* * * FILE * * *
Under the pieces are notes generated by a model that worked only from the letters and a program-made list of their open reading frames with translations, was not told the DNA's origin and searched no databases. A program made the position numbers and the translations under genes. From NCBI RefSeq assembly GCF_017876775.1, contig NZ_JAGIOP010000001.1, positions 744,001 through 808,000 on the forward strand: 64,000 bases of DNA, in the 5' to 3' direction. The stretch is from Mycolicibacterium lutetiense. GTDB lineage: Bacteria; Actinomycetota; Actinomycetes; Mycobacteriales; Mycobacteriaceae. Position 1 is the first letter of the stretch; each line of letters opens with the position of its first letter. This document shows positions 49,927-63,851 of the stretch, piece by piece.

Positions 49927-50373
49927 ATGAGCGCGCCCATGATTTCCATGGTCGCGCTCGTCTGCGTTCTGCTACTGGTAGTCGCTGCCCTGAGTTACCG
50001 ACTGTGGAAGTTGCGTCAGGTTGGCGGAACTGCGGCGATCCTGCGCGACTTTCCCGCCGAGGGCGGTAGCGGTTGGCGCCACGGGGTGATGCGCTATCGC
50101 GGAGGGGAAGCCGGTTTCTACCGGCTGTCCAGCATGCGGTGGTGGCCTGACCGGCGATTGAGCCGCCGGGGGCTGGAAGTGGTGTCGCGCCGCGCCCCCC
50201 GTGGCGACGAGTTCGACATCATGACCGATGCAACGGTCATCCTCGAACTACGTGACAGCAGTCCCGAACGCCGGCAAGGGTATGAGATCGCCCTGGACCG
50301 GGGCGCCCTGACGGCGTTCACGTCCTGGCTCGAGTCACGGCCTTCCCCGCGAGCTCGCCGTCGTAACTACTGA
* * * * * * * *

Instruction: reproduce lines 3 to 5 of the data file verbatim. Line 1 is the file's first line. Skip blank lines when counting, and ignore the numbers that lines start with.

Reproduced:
49927 ATGAGCGCGCCCATGATTTCCATGGTCGCGCTCGTCTGCGTTCTGCTACTGGTAGTCGCTGCCCTGAGTTACCG
50001 ACTGTGGAAGTTGCGTCAGGTTGGCGGAACTGCGGCGATCCTGCGCGACTTTCCCGCCGAGGGCGGTAGCGGTTGGCGCCACGGGGTGATGCGCTATCGC
50101 GGAGGGGAAGCCGGTTTCTACCGGCTGTCCAGCATGCGGTGGTGGCCTGACCGGCGATTGAGCCGCCGGGGGCTGGAAGTGGTGTCGCGCCGCGCCCCCC